Be sure to keep the records properly to avoid any financial complications. You can create your own system for the receipts, invoices, purchase, and business expense records, income records, statements, and accounting records to identify each from the other.  

In some instances, it may seem impossible for a bookkeeper to record every single transaction. However, it’s the bookkeeper’s responsibility to comply with the SFRS.

5. Go cashless.

Going cashless is one of the most efficient ways to keep track of your transactionsIf you are wondering why, well, most cash payments give you receipts. And it can be overwhelming to keep track of all them.   

For you to avoid losing a copy of your financial transactions, you can either pay via credit or debit card. This method ensures that you have created records of your purchases because they will be reflected in your bank statements.

These alternative forms of payment will significantly help you to check and trace your business’ expenses.

6. Separate personal and business finances.

Having trouble with your books? It’s likely that you didn’t keep personal finances separate to your business. To avoid recording private expenses in your books, you can do the following:     

  • Pay yourself a salary.
  • Start a bank account solely dedicated to your business.  
  • List all the things you’ve paid for your business and transfer the money to your personal account.   

By doing these things, you can accurately track your finances, both for your personal and business account.   

7. Hire professional bookkeeping services in Singapore.

Starting a business can be an overwhelming and tedious journey. While you’re at it, you need to focus on what really matters for your business. That’s why it is best to outsource your bookkeeping needs.   

If you don’t have the time and skills to manage your business’ booksyou can consider outsourced bookkeeping services in Singapore. Most service providers consist of a team of experts that can take the load off your hands. Whenever you have no idea where to start, seek the help of professionals like Mighty Glory Corporate Solutions.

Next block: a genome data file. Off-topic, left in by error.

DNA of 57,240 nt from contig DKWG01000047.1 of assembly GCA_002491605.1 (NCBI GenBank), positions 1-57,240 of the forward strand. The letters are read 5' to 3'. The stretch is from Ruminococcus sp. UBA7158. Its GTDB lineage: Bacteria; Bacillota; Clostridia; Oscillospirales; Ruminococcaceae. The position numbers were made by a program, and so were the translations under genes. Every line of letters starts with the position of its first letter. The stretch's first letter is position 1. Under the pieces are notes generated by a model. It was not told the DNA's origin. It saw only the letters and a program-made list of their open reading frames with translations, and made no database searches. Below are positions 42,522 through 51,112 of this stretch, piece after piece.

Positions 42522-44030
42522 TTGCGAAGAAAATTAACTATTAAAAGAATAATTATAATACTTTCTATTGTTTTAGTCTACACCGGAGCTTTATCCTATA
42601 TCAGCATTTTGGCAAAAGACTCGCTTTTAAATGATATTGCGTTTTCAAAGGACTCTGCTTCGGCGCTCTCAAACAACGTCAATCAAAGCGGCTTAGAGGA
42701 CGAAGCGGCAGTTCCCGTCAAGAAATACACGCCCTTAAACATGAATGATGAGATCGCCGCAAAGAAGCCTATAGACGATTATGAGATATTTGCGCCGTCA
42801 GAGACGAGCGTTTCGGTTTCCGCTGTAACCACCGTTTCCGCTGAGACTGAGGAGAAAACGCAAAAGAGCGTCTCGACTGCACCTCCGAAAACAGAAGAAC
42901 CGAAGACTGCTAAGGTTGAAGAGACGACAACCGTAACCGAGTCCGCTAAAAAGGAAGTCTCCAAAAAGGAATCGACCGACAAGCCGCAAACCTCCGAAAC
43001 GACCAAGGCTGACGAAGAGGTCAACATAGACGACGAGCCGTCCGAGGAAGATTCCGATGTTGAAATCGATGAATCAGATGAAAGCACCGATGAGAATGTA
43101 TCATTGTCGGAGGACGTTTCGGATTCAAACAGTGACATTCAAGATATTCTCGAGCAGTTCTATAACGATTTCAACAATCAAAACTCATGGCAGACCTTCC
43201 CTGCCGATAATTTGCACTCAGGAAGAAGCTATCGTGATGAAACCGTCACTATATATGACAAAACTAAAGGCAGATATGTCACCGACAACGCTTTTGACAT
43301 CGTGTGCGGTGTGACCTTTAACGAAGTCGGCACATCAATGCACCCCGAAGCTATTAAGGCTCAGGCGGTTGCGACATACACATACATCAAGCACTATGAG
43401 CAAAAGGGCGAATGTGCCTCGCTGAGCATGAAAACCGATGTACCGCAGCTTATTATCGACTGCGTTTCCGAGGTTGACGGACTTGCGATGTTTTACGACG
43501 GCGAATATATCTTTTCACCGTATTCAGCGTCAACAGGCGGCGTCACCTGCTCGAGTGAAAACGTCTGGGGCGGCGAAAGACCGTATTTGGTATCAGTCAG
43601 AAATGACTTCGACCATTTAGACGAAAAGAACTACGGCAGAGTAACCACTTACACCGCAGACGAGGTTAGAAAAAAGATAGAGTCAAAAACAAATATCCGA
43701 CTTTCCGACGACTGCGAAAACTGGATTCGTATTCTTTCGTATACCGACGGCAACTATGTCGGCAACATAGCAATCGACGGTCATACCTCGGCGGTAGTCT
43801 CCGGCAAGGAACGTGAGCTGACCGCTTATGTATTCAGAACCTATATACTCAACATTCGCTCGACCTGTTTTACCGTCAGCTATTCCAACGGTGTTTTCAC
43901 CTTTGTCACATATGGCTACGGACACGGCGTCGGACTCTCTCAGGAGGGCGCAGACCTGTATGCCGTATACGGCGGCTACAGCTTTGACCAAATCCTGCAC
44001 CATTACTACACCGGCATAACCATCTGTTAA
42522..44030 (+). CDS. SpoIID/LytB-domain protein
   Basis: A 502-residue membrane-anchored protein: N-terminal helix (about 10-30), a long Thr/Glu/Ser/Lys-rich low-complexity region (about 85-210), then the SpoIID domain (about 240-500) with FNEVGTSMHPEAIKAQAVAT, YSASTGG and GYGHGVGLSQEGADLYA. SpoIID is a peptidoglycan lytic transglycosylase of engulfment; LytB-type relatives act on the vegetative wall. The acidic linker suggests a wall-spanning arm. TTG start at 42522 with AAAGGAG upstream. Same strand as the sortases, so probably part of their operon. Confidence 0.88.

Mighty Glory Corporate Solutions is a virtual accounting practise that offers bookkeeping and accounting services for small businesses in Singapore.   

Our team is proficient in different accounting software and platforms to help you with your requirements. Want to know more about our services? Let’s arrange a meeting to discuss more. Call us at (+65) 6677 4258 today!

Overview of GST Reverse Charge

Overview of GST Reverse Charge

In Budget 2018, two regimes to levy GST on imported services, are announced to be implemented from 1 January 2020 onwards, namely Reverse Charge regime for Business-to-Business (“B2B”) supplies and Overseas Vendor Registration regime for Business-to-Consumer (“B2C”) supplies.

Reverse Charge Regime subjects the B2B procurement of imported services to input tax or GST. The current GST rule only requires input taxes to be applied on services procured from local GST-registered persons. The Reverse Charge (RC) regime stipulates the transfer of GST obligation to the buyers of imported services intended for business use.